A new study published today in the journal Alzheimer's & Dementia: The Journal of the Alzheimer's Association, has found that a particular class of molecules may help with diagnosing Alzheimer's Disease.
The group of researchers from King's College London found that the level of the fatty molecules which induce sleep in blood were higher in those participants in the study with amyloid in the brain, the peptide used to diagnose Alzheimer's Disease.
The amyloid peptide goes onto form plaques in the brain that are toxic to nerve cells. Plaque accumulation is thought to start many years before the appearance of symptoms such as memory loss. Drugs that have been developed so far to target amyloid have not been successful in restoring memory.
Researchers hope that this study could open the way for new treatments given the link with fatty molecules.
To investigate whether any molecules in blood could be linked to amyloid in brain, researchers used a technique akin to throwing a big fishnet to catch as many molecules as possible in the blood. They then generated a list of hundreds of molecules and found that fatty acid amides increased in line with amyloid in the brain. The team also found that these molecules were connected to brain shrinkage and memory loss.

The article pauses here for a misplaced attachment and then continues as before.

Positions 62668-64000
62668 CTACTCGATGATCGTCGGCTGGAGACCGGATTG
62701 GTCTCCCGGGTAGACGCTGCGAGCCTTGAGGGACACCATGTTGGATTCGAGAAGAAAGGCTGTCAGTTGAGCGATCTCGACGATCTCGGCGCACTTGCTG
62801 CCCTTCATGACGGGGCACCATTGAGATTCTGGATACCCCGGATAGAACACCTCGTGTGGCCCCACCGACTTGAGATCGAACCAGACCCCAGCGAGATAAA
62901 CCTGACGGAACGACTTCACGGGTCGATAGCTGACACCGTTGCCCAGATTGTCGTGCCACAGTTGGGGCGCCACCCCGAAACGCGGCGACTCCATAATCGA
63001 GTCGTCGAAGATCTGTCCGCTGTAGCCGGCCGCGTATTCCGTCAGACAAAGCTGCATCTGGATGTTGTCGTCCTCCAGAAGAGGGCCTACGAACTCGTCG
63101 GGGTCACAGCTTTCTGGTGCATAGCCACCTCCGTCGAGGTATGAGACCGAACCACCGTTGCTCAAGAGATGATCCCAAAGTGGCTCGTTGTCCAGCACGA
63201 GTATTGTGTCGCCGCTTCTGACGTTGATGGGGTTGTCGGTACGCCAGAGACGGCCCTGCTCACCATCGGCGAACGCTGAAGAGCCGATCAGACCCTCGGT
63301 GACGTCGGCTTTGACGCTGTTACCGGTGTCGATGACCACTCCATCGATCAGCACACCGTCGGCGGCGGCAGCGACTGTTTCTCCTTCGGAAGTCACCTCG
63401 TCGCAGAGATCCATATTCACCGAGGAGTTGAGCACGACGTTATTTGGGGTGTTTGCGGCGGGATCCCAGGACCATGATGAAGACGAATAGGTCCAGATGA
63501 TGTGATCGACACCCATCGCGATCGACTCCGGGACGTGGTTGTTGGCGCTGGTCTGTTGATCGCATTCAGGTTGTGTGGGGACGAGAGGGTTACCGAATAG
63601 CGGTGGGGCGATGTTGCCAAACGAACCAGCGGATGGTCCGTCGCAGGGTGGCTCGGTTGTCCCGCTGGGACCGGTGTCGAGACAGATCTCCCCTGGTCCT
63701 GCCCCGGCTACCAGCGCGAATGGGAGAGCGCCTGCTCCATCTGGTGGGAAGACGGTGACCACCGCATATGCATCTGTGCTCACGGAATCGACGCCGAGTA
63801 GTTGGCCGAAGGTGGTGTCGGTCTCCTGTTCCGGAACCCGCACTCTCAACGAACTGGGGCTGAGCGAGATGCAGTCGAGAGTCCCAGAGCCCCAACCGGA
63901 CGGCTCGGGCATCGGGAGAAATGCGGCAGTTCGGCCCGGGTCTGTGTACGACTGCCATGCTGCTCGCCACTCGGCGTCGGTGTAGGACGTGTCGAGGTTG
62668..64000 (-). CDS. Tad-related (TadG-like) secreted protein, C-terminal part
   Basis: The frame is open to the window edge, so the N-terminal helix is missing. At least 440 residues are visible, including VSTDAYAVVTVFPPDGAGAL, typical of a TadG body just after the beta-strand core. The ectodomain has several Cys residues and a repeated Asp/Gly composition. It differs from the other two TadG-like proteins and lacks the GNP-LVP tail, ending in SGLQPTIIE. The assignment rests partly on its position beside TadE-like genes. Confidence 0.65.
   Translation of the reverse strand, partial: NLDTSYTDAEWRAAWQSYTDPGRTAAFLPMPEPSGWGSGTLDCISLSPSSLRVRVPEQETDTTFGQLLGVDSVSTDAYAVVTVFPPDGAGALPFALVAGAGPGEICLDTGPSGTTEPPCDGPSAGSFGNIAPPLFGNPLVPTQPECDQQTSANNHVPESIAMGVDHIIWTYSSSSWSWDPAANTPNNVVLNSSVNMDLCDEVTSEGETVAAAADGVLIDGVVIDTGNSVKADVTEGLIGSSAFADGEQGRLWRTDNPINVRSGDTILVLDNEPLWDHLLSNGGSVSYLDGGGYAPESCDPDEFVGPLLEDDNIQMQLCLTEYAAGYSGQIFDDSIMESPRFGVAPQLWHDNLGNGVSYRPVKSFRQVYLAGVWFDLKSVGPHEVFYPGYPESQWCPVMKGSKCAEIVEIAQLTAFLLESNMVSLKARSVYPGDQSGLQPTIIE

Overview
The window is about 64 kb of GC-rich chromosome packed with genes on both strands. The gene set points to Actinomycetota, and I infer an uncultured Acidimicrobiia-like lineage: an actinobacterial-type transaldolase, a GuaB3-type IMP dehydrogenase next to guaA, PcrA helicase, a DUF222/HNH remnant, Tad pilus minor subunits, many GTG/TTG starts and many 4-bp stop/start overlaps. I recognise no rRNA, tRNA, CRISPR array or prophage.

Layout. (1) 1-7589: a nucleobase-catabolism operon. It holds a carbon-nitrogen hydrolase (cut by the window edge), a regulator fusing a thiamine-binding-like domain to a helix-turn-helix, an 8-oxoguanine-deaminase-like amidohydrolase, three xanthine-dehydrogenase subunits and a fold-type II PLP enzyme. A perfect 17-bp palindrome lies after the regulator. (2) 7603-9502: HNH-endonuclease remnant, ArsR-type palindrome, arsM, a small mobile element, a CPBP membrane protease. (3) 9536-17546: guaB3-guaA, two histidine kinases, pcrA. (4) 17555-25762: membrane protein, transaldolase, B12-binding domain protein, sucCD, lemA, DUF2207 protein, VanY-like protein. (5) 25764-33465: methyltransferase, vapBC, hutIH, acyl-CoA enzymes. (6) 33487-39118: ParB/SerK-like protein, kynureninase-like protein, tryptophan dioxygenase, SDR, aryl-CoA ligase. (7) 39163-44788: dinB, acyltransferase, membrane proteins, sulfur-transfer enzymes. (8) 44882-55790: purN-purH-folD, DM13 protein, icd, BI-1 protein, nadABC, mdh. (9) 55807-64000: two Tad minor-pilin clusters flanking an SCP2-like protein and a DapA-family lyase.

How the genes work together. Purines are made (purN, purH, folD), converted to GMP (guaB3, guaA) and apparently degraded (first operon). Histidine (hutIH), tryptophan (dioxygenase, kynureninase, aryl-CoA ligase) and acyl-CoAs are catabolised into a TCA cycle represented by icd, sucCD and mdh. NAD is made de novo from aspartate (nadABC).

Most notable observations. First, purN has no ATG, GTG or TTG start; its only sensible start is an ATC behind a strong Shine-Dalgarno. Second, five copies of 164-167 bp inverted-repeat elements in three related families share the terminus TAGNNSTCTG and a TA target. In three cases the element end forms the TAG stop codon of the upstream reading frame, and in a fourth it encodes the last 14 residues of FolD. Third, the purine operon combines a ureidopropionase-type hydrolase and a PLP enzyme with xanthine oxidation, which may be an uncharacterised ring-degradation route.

Lead author, Dr Cristina Legido-Quigley from King's College London said: "This is the first study in which lipid molecules produced in the brain are found in the blood, as amyloid deposition increases in Alzheimer's Disease. These fatty amides are known to be neuroprotective and to induce sleep. There is also evidence that amyloid accumulates in the brain with lack of sleep, so these molecules may be playing a role in clearing up toxic amyloid in the brain.
"A much-needed pre-requisite for new treatments for Alzheimer's Disease is a reliable diagnostic test that could be used to identify people at risk. A blood test would be cheaper than measuring amyloid in the brain and easier to do than a spinal tap. There is more work to be done. So far, we have measured these molecules in nearly 600 participants, and hope to expand to the thousands to establish if a new diagnostic test in blood is indeed possible."
Materials provided by King's College London. Note: Content may be edited for style and length.
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